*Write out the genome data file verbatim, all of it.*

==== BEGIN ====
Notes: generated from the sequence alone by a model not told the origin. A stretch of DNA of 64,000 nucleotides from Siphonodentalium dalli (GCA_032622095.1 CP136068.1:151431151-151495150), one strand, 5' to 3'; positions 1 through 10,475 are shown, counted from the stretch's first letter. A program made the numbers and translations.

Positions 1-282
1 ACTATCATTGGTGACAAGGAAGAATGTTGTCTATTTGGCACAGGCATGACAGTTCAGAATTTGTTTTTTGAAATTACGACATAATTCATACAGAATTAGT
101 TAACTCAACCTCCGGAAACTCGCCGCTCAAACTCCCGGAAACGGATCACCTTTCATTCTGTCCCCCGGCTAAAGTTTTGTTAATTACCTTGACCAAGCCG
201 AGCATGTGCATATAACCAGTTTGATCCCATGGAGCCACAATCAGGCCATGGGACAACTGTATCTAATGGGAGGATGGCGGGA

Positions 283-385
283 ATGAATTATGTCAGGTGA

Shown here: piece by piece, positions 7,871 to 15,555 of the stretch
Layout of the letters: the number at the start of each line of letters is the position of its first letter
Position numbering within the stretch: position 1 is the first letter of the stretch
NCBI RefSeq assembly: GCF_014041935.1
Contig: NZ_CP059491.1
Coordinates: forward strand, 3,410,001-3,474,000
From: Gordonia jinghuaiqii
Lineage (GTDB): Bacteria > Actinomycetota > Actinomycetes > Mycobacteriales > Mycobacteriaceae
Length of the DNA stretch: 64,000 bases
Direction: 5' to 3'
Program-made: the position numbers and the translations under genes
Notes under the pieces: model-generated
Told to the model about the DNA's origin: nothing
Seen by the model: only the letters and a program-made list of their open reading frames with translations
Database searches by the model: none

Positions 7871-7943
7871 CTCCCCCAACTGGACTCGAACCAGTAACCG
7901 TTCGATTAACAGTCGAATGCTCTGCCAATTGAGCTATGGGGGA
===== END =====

Notes: generated from the sequence alone by a model not told the origin. A stretch of DNA of 64,000 nucleotides from Siphonodentalium dalli (GCA_032622095.1 CP136068.1:151431151-151495150), one strand, 5' to 3'; positions 1 through 10,475 are shown, counted from the stretch's first letter. A program made the numbers and translations.

Positions 1-282
1 ACTATCATTGGTGACAAGGAAGAATGTTGTCTATTTGGCACAGGCATGACAGTTCAGAATTTGTTTTTTGAAATTACGACATAATTCATACAGAATTAGT
101 TAACTCAACCTCCGGAAACTCGCCGCTCAAACTCCCGGAAACGGATCACCTTTCATTCTGTCCCCCGGCTAAAGTTTTGTTAATTACCTTGACCAAGCCG
201 AGCATGTGCATATAACCAGTTTGATCCCATGGAGCCACAATCAGGCCATGGGACAACTGTATCTAATGGGAGGATGGCGGGA

Positions 283-385
283 ATGAATTATGTCAGGTGA

Shown here: piece by piece, positions 7,871 to 15,555 of the stretch
Layout of the letters: the number at the start of each line of letters is the position of its first letter
Position numbering within the stretch: position 1 is the first letter of the stretch
NCBI RefSeq assembly: GCF_014041935.1
Contig: NZ_CP059491.1
Coordinates: forward strand, 3,410,001-3,474,000
From: Gordonia jinghuaiqii
Lineage (GTDB): Bacteria > Actinomycetota > Actinomycetes > Mycobacteriales > Mycobacteriaceae
Length of the DNA stretch: 64,000 bases
Direction: 5' to 3'
Program-made: the position numbers and the translations under genes
Notes under the pieces: model-generated
Told to the model about the DNA's origin: nothing
Seen by the model: only the letters and a program-made list of their open reading frames with translations
Database searches by the model: none

Positions 7871-7943
7871 CTCCCCCAACTGGACTCGAACCAGTAACCG
7901 TTCGATTAACAGTCGAATGCTCTGCCAATTGAGCTATGGGGGA